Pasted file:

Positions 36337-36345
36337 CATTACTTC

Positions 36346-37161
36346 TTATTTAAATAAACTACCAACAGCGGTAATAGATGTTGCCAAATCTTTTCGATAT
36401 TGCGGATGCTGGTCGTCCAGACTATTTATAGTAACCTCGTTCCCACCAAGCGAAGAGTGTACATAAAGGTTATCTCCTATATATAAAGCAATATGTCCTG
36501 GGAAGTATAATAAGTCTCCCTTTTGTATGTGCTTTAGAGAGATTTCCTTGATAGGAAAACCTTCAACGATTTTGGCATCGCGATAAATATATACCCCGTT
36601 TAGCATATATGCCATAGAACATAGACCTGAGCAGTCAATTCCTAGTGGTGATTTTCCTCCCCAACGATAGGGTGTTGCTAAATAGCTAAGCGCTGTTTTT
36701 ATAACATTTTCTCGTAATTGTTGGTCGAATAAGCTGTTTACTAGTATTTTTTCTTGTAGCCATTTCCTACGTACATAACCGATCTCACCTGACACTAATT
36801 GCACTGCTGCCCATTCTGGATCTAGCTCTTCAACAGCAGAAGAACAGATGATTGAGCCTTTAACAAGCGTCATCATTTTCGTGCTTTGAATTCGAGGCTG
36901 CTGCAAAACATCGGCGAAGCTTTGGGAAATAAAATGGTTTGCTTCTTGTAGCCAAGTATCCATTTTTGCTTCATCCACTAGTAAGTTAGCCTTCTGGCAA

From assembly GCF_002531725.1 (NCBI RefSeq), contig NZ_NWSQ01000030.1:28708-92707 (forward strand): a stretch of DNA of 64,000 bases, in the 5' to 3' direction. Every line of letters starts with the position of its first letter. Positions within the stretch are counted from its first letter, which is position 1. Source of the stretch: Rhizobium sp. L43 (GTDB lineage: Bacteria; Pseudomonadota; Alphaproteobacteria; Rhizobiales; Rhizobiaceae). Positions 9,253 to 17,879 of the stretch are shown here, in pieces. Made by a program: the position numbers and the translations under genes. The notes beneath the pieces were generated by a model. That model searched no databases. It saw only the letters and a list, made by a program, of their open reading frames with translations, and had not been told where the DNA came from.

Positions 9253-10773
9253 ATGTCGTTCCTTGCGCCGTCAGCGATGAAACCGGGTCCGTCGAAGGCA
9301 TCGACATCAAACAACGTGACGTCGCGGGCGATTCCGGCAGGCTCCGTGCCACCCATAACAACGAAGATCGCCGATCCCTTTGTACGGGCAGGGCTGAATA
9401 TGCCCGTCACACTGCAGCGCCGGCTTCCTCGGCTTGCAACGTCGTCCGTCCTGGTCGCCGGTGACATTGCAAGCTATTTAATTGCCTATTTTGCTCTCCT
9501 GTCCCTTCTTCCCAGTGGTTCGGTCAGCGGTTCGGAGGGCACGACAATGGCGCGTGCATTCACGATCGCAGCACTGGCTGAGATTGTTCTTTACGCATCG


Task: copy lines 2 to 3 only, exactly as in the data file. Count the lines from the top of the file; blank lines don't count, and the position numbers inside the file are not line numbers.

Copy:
36337 CATTACTTC

Positions 36346-37161